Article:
If some Baptists would say to me that my dream is simply a capitulation to the agenda of radical feminists, I respond with loving, but firm, words: “No, setting Baptist women free to serve is not relenting to societal or cultural pressures but, rather, it is fulfillment of the commandment of Christ Jesus Himself.” Regardless of whether or not my fellow Baptist conservatives agree with what I believe the Bible teaches regarding the real equality of women in Christ’s kingdom, there is no wiggle room when it comes to the commandment of our Lord. Every Baptist is obligated to love our Baptist women as Jesus has loved us.

I do not know of one time when Christ has ever withheld from me any good gift, has stifled my expression of any praise of Him, or shut me up from proclaiming His Word – so, logically, His commandment to love my sisters in Christ as He has loved me should negate any and every attempt to withhold from our faith community a Baptist woman gifted by Christ. Our obedience to His command should preclude any attempt to stifle a Baptist woman compelled to publicly praise Jesus Christ. It should lead us to resist any effort to shut up or censure any Baptist woman called to preach Christ and Him crucified. It is impossible for my Baptist brothers to point to any text – let me repeat this – it is impossible for my Baptist brothers to point to any text, that is properly understood in its context, that ever compels Baptist men to suppress Baptist women in terms of ministry. On the contrary, we are called by our Lord to support and love those women of faith just as our Lord has loved us.

Mission First, Methodology Second
Black Mesa is in the far northwestern edge of Oklahoma’s panhandle. Its summit is 4,972.9 feet above sea level, just under a football field of being 1 mile high. It is the highest point of elevation in Oklahoma. People come from all over the world to observe the stars that “kiss your nose” at night on Black Mesa.

This past June, on a sunny afternoon, I hiked to the top of Black Mesa. As I rested and reflected on the plateau before my descent, my eye caught a passenger jet flying east to west above me. I could clearly see the plane’s fuselage and the long, white crystallized cloud the jet formed as it crossed the blue sky. I thought about the couple of hundred passengers heading west. Then I looked down and saw a Burlington Northern-Santa Fe train snaking its way west as well. Beside the train was a modern state highway where a handful of cars were also heading west. Just a few miles south of the railroad tracks and the highway, easily seen from my position on Black Mesa, was the Old Santa Fe Trail (Cimarron Cutoff). Most travelers and traders heading west in the 1800's took this trail by horseback, wagon, or foot. As I was thinking about all this, I pulled out my Blackberry Curve and saw that I had missed a couple of calls.

And then it hit me. For the past 200 years, the mission of every person who traversed the land before me was simple – go west. Their mission never changed and was the same – west, west, go west! But the methodology of going west has changed over the years – from foot, to horse, to wagon, to train, to car, to plane! How foolish would it be for someone today to use the same methodology that was being used in the 1820’s to fulfill the mission of heading west.

For Baptists, our mission has not changed for the past 200 years – nay, for the past 2000 years. Our mission is to proclaim Jesus, to preach Jesus, to publicize Jesus, to present Jesus, to give Jesus to a lost and dying world. Our mission is all about the story of Jesus. Men and women of faith are called by the One who commissioned us to support and love one another as we seek to fulfill that mission.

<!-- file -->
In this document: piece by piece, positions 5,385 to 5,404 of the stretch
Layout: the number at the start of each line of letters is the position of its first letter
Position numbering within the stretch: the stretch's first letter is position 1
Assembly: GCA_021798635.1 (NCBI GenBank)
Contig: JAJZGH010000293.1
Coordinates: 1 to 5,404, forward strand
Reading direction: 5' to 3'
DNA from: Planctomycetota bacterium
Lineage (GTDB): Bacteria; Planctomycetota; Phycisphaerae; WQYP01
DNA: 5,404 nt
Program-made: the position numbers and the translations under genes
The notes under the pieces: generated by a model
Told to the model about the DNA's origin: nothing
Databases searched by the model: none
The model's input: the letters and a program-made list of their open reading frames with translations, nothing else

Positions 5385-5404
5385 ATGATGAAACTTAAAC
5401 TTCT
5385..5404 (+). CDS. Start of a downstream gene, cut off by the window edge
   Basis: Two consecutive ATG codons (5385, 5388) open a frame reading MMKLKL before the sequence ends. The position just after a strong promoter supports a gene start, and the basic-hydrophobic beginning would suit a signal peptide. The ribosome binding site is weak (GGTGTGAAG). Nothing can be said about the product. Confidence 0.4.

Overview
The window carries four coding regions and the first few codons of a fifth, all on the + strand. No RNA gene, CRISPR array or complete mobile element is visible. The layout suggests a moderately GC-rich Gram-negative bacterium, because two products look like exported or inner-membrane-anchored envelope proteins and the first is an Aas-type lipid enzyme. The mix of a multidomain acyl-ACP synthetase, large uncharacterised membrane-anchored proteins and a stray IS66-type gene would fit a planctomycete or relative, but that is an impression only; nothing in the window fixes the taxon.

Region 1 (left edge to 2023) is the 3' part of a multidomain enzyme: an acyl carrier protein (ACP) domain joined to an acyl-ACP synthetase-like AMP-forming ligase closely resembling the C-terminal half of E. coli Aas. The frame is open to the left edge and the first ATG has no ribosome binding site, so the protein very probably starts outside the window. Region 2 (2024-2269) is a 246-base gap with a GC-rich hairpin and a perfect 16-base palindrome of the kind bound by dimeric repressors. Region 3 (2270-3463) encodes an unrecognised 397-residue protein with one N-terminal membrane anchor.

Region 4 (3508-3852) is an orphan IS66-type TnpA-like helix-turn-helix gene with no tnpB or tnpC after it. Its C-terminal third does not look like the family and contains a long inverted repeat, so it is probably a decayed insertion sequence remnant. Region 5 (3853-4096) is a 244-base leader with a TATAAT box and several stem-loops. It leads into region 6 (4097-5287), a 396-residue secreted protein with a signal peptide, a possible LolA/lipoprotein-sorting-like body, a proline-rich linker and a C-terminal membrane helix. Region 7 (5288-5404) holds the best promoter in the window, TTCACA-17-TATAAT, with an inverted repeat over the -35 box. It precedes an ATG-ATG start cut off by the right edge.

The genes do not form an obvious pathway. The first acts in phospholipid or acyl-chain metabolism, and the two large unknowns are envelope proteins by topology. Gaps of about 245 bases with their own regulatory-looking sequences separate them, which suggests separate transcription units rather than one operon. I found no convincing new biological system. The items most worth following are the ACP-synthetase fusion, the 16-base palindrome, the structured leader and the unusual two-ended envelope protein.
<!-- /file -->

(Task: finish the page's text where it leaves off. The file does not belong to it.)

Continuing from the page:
It is time that we Baptists see that the methodology by which we share Jesus must change, or we will die a slow death without ever accomplishing our mission. Whenever an institution crystallizes its methodology rather than its mission, the institution becomes brittle and dies. Jesus commands us to love each other – love those different from us, love those on mission with us, love each and every follower of Jesus. How we fulfill our mission will continually change. The walls are down. Our methodologies should be fluid, but our mission shall never change.

You may not like the fact that women are now being called by God to preach, or called by God to do missions, or called by God to teach. You may even consider it a violation of your principles for a woman to teach a man, or preach Christ to a man, or baptize a man, or lead a man, but there is one thing that you and I cannot – we must not – forget: You and I are called to love each and every sister in Christ who feels called to ministry. We are called to affirm the dignity of every Christian woman called to minister. We are commanded to treat them with respect and civility. We are also called to love, respect, and affirm the autonomy of local Baptist congregations and denominations that utilize these gifted women in ministry as they see fit. To censor or censure them, reject them, abuse them, or condemn their character is a sin of the first order.

The principles that Rick Warren gave to the Muslims 1 month ago are just as relevant to all of us Baptists today and for the years to come. The only way that we will ever have peace between Christians and the Muslims in this world is when we Baptists first begin to value the dignity of our sisters in Christ who are called to minister, to respect those churches that call them to serve, and to protect the individual freedoms of our fellow Baptists to think, believe, and act as their conscience leads them in obedience to Christ and His Word. It is only then that we will be able to display the kind of love that Jesus says will distinguish us from the rest of the world.

May the God of all peace give us the grace to live in this manner before all people for Christ’s sake. Amen.